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Women now account for 58 per cent of senior roles at Massey University, up from 24 per cent in 2009, according to the latest Pay and Employment Equity Report.
The report, part of a review jointly initiated by the University and the Tertiary Education Union a decade ago, compares data from 2009 with the same data from last year. The aim of the review is to monitor the University’s progress in reducing the gender pay gap overall as well as within specific occupational groups and grades, and improving the representation of women at senior levels of the University.
Women represent 60 per cent of the Massey workforce and the report reveals that, while the overall gender pay gap has reduced relatively marginally – from 21.5 per cent in 2009 to 19.6 per cent in 2018, there has been significant and encouraging progress in key areas as a result of Massey addressing the factors contributing to the gap.
Deputy Vice-Chancellor People and Culture Alan Davis says the University’s commitment to reducing the pay gap and improving gender equality is wholehearted and ongoing.
“We are focussed on ensuring that Massey is truly a good place for women to work, and while there are some positive improvements, there still remain significant areas where improvements can and must be made.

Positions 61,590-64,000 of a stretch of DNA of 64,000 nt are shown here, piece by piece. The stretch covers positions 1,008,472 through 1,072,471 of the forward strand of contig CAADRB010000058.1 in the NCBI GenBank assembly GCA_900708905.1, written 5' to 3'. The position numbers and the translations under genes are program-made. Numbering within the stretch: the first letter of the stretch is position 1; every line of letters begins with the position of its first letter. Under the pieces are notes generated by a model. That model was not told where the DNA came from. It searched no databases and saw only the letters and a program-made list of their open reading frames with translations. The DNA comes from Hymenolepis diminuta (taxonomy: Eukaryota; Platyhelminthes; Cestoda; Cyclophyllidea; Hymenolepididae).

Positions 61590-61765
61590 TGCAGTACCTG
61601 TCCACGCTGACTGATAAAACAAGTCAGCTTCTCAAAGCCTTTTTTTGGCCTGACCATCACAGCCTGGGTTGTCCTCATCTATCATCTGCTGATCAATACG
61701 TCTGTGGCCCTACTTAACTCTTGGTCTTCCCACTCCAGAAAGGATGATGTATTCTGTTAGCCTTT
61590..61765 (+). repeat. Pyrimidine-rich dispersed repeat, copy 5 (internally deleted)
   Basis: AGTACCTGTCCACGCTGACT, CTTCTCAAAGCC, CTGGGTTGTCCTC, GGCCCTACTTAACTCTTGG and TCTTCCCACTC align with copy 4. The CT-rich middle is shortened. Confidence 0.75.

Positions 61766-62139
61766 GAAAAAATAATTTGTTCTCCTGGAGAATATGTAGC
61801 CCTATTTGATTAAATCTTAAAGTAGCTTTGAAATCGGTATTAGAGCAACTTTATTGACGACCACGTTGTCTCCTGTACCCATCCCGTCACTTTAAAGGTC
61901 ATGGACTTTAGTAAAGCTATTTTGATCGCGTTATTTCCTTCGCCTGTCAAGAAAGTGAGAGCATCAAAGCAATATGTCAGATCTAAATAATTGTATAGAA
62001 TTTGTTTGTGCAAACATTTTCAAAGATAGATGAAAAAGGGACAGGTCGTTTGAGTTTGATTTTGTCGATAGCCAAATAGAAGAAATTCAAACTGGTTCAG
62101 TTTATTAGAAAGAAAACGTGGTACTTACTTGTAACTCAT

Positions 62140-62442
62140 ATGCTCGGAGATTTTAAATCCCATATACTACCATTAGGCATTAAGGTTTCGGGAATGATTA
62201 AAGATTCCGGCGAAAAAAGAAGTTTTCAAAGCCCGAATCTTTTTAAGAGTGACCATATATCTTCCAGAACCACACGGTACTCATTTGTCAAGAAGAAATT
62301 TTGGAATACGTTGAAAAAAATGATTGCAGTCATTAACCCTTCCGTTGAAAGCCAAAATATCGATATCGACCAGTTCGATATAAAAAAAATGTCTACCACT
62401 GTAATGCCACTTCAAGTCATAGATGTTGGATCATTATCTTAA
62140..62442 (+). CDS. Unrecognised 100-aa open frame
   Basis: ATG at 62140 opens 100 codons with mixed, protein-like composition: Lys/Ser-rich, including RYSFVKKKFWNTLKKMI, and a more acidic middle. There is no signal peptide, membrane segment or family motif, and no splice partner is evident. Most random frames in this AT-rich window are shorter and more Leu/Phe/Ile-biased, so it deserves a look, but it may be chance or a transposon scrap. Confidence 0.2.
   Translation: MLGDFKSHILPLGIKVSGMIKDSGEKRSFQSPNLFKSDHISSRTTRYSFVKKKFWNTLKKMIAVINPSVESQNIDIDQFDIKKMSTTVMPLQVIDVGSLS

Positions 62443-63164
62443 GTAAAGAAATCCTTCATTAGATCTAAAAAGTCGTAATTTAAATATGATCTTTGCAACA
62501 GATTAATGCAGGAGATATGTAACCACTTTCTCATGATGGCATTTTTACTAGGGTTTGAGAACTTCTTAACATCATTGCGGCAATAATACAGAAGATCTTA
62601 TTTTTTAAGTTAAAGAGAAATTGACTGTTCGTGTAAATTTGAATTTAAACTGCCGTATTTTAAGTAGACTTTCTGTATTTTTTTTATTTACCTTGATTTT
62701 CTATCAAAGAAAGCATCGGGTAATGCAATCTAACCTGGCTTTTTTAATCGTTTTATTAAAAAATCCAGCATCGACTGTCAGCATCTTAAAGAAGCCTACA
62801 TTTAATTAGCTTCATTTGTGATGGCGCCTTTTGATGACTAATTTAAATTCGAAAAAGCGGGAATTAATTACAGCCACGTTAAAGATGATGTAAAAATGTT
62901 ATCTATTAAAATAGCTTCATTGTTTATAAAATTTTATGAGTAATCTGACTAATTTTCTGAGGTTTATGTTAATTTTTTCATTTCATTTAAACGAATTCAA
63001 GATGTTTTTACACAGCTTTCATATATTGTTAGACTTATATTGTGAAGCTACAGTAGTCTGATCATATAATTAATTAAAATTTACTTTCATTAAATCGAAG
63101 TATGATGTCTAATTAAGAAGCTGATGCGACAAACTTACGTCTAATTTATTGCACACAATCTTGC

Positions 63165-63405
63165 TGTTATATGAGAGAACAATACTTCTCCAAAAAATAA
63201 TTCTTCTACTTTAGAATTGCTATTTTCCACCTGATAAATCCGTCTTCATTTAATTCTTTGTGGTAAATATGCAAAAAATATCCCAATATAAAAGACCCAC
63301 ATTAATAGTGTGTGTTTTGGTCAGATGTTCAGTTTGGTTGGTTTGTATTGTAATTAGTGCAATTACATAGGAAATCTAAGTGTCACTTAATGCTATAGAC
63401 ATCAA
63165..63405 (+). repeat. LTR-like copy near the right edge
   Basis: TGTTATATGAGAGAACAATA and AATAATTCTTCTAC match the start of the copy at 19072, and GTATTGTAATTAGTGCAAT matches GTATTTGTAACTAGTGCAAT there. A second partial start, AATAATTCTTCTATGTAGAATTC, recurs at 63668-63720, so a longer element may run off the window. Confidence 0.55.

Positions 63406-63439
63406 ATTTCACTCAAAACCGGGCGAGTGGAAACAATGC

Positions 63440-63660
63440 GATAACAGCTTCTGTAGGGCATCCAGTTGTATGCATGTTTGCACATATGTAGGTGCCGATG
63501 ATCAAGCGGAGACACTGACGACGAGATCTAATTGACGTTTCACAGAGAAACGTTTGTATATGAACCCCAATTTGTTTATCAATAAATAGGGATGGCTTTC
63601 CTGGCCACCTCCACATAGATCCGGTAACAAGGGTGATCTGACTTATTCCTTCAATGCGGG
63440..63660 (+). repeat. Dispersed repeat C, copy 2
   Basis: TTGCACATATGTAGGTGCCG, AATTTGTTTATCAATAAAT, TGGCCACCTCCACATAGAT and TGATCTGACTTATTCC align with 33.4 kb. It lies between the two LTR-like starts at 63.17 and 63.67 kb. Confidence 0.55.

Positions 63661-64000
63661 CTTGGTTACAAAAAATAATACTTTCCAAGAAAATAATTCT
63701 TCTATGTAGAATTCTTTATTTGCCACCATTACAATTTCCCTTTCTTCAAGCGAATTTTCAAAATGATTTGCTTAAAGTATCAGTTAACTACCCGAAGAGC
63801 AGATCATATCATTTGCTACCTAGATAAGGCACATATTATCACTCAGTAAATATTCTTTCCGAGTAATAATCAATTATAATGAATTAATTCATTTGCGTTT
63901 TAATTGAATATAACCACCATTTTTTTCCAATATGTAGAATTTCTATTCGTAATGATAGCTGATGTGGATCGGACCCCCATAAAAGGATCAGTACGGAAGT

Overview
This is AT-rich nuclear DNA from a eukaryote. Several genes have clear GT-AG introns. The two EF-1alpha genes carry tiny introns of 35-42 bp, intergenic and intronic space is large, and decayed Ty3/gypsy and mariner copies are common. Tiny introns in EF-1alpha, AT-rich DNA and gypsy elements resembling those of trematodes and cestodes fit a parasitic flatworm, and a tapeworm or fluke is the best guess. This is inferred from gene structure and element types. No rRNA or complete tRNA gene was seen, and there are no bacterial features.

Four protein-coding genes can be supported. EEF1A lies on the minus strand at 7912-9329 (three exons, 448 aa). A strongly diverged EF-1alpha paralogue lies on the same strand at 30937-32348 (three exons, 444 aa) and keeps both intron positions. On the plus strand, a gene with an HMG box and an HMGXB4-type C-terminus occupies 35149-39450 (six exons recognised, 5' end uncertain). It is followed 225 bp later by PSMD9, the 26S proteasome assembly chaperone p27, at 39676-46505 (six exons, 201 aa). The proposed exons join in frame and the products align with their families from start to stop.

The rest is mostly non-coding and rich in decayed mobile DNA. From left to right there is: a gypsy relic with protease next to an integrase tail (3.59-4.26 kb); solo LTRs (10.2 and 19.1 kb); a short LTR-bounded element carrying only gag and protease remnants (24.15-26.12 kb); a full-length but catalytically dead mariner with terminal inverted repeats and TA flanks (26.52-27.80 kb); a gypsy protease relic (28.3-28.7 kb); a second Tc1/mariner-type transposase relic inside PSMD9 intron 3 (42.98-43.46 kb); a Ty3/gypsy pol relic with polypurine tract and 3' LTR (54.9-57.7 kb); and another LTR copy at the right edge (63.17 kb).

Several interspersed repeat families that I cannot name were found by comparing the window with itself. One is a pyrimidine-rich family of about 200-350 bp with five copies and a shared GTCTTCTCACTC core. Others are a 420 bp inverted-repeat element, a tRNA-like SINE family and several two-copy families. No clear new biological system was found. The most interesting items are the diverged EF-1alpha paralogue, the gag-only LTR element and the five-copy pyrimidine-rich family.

”The slower shift in the overall gender pay gap is significantly influenced by the over-representation of women in lower paid grades and is unlikely to materially change without both more women being appointed to higher-paid grades and more men being attracted from outside the sector to the wide variety of general jobs available in the University.
“We still have a lot of work lot of work to be done, both in terms of reducing the overall pay gap and ensuring issues of potential inequity are addressed,” he says.
Massey University is the only University in New Zealand to have conducted a full pay and employment equity review in conjunction with the union.
Union organiser Heather Warren says: “Massey’s willingness to engage with the union and to work together to address pay equity is positive for the tertiary sector. It is great we can spend time improving the working lives of Massey employees.”
Other key findings include:
The proportion of women in senior academic and research leadership positions has increased from 23 per cent in 2009 to 43 per cent in 2018, and the pay gap in those positions reduced from 20 per cent to 8 per cent
More women than men were promoted to associate professor last year, which sets up a strong pipeline effect for more women to move to professor; there is no pay gap between men and women at associate professor level
Women in professorial roles increased from 16 per cent to 25 per cent from 2009 to 2018
For general staff, 20 per cent of women are in the top general pay grades, up from 13 per cent; and the pay gap has reduced from 17.2 per cent to 11 per cent
Massey University, the Tertiary Education Union, and Women@Massey hosted a morning tea today to celebrate International Women’s Day and launch the updated report on pay and employment equity at the University.
Created: 08/03/2019 | Last updated: 11/03/2019
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